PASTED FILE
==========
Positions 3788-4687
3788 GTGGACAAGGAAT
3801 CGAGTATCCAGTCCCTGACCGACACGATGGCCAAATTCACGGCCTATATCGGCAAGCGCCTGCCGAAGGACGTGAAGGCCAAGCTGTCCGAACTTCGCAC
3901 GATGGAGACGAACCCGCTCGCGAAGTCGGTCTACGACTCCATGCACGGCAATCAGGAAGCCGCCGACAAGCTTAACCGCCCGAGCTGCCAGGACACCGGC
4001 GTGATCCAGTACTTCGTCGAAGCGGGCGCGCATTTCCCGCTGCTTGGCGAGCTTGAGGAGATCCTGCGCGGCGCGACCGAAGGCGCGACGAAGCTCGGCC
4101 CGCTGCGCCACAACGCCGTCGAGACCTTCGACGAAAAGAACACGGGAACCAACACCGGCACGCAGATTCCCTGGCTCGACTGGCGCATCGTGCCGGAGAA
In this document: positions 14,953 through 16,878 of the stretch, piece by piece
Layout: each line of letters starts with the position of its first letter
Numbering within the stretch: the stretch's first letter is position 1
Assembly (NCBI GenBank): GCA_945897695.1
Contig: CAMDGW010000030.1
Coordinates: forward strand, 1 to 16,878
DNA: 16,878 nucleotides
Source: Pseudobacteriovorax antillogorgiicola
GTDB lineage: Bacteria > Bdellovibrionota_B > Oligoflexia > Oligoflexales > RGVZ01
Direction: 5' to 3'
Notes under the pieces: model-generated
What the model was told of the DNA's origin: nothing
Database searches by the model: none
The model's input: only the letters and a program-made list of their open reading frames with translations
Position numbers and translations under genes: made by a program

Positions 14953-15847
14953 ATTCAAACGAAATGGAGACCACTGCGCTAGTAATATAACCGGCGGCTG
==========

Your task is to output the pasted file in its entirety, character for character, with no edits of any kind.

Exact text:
Positions 3788-4687
3788 GTGGACAAGGAAT
3801 CGAGTATCCAGTCCCTGACCGACACGATGGCCAAATTCACGGCCTATATCGGCAAGCGCCTGCCGAAGGACGTGAAGGCCAAGCTGTCCGAACTTCGCAC
3901 GATGGAGACGAACCCGCTCGCGAAGTCGGTCTACGACTCCATGCACGGCAATCAGGAAGCCGCCGACAAGCTTAACCGCCCGAGCTGCCAGGACACCGGC
4001 GTGATCCAGTACTTCGTCGAAGCGGGCGCGCATTTCCCGCTGCTTGGCGAGCTTGAGGAGATCCTGCGCGGCGCGACCGAAGGCGCGACGAAGCTCGGCC
4101 CGCTGCGCCACAACGCCGTCGAGACCTTCGACGAAAAGAACACGGGAACCAACACCGGCACGCAGATTCCCTGGCTCGACTGGCGCATCGTGCCGGAGAA
In this document: positions 14,953 through 16,878 of the stretch, piece by piece
Layout: each line of letters starts with the position of its first letter
Numbering within the stretch: the stretch's first letter is position 1
Assembly (NCBI GenBank): GCA_945897695.1
Contig: CAMDGW010000030.1
Coordinates: forward strand, 1 to 16,878
DNA: 16,878 nucleotides
Source: Pseudobacteriovorax antillogorgiicola
GTDB lineage: Bacteria > Bdellovibrionota_B > Oligoflexia > Oligoflexales > RGVZ01
Direction: 5' to 3'
Notes under the pieces: model-generated
What the model was told of the DNA's origin: nothing
Database searches by the model: none
The model's input: only the letters and a program-made list of their open reading frames with translations
Position numbers and translations under genes: made by a program

Positions 14953-15847
14953 ATTCAAACGAAATGGAGACCACTGCGCTAGTAATATAACCGGCGGCTG